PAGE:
Kushner tapped Kurson, a family friend, for the top newsroom job after running through five editors in seven years. Kurson came to the position with experience as a journalist, having written for magazines such as Esquire. But he also had worked for former New York City Mayor Rudy Giuliani and co-wrote his 2005 book, Leadership. He joined Giuliani’s unsuccessful 2008 presidential campaign, and just prior to arriving at the Observer, had worked at Jamestown Associates, a Republican political consulting firm.

“People will think what they want,” Kurson told The Times upon taking the job in 2013. “I will have to earn their trust. I have had a long and honorable journalistic career, calling it like I see it and being a straight shooter.”

UPDATE: 3:45 p.m. -- Observer senior politics editor Jill Jorgensen said in a statement that the paper's editorial staffers, including Kurson, would not be permitted going forward to provide any input for the benefit of the Trump campaign. Jorgensen also said Observer journalists should be able to cover Trump "in the same way they cover every other candidate in the presidential race."

Her full statement reads:

A recent report about Observer Editor Ken Kurson's input on a speech delivered by Donald Trump before AIPAC has resulted in new scrutiny of our newspaper's relationship with Mr. Trump, who is the father-in-law of our publisher, Jared Kushner. Going forward, there will be no input whatsoever on the campaign from Mr. Kurson or anyone on the editorial side of the Observer.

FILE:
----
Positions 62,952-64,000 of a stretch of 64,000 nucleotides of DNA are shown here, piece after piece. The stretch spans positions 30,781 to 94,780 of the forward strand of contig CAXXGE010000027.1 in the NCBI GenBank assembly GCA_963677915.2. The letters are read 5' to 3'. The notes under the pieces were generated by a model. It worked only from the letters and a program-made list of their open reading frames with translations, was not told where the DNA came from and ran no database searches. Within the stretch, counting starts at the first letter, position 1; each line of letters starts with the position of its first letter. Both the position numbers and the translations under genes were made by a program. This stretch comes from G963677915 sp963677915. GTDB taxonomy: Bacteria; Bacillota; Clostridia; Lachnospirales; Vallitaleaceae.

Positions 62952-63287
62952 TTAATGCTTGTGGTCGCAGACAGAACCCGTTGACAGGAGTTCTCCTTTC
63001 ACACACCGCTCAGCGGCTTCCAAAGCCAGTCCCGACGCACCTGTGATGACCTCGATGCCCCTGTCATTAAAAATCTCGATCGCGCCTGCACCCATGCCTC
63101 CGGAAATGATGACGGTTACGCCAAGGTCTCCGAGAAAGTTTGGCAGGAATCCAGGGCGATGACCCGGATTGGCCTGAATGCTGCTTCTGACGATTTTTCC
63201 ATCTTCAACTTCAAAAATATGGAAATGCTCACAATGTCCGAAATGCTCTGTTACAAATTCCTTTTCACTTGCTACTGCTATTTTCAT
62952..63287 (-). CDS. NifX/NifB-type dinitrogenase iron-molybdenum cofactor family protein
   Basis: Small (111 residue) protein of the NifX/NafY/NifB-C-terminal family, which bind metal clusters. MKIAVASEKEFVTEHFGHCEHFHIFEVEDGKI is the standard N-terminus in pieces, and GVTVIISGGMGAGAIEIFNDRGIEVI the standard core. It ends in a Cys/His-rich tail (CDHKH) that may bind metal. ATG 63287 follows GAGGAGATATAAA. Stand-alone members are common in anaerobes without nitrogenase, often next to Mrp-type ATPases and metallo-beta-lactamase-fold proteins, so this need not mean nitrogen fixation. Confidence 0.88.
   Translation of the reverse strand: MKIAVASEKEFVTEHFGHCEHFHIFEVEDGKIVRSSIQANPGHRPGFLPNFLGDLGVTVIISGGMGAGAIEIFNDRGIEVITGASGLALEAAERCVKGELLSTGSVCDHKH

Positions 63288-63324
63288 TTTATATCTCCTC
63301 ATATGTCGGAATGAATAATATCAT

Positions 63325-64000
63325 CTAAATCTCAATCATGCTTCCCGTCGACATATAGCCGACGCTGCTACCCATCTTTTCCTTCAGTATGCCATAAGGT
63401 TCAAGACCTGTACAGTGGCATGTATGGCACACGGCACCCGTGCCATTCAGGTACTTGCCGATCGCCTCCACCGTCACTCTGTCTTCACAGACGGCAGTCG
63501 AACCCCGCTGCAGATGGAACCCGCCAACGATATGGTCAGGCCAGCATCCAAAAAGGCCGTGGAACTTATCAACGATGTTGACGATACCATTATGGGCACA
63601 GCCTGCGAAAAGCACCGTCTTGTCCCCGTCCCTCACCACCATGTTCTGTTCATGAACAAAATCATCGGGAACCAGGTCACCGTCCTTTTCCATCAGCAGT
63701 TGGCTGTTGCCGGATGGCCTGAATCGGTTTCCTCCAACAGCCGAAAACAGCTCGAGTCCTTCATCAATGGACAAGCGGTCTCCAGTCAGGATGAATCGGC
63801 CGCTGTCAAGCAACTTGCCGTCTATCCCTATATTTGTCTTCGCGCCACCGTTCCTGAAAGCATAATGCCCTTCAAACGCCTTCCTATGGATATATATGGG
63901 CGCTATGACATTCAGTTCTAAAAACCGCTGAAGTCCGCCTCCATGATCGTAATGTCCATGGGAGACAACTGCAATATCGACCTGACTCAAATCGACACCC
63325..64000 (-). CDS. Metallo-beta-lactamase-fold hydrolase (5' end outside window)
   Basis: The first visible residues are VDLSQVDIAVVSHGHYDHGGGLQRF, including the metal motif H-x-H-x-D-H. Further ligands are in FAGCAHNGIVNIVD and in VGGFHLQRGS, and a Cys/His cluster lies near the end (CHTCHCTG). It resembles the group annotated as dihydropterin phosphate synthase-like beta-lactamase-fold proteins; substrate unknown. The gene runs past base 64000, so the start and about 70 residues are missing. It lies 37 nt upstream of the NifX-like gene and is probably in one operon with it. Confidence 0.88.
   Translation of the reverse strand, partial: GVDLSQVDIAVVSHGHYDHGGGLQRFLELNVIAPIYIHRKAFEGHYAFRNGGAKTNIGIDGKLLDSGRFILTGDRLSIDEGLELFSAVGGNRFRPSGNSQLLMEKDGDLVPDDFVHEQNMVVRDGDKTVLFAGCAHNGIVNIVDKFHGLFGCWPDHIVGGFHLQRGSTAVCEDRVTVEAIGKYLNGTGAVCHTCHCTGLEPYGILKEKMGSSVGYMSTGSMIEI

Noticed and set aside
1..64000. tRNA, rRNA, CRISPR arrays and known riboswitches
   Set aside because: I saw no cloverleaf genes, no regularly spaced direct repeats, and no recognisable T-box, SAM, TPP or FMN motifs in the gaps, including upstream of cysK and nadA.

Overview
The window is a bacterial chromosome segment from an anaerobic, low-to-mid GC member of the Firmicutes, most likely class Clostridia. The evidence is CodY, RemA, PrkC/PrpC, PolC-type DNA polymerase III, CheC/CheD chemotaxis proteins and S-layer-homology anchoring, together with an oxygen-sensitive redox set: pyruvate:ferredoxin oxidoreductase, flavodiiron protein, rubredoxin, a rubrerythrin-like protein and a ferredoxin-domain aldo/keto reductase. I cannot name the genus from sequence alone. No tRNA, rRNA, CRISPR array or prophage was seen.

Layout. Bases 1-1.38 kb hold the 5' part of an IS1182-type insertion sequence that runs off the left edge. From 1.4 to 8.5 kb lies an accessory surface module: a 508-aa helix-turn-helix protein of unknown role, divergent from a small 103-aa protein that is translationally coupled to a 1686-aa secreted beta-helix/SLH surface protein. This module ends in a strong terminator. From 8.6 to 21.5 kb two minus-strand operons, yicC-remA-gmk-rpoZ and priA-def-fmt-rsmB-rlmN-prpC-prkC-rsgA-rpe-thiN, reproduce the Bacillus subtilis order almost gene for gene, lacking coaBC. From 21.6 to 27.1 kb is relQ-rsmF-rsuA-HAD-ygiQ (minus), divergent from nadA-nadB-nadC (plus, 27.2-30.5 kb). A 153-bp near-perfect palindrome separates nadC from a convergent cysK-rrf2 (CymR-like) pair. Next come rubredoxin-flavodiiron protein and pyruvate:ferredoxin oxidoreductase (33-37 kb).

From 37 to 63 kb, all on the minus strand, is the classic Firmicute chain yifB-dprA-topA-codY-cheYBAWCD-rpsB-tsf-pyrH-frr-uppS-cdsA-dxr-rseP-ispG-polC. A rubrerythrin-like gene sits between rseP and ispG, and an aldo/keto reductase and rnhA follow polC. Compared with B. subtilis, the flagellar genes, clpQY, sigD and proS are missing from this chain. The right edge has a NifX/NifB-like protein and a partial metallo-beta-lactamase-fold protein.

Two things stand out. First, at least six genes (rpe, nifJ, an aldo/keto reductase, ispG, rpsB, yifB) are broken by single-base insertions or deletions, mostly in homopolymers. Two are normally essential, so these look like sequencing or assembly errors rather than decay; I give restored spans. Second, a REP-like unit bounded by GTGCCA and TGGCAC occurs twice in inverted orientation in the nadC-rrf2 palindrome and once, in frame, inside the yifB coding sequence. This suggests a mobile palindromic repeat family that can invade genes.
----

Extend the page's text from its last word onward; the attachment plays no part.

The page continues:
Further, we are re-visiting our policy on covering Mr. Trump's presidential campaign—something that has been a matter of frequent discussion and debate at the Observer since Mr. Trump announced his candidacy. The policy has evolved from our original plans to simply not cover Mr. Trump to covering him when he intersected with New York politics to more recently covering his campaign with mainly straight news stories, with an effort to avoid the opinion and analysis pieces of which other candidates have been the subject.

That policy has become less tenable as the field of candidates has shrunk. In the interest of covering the race as fairly as possible despite the unavoidable conflict of interest created by our ownership—a conflict we disclose on each story about Mr. Trump—and in response to concerns raised by staffers at the paper, Observer writers will now be able to cover Mr. Trump in the same way they cover every other candidate in the presidential race.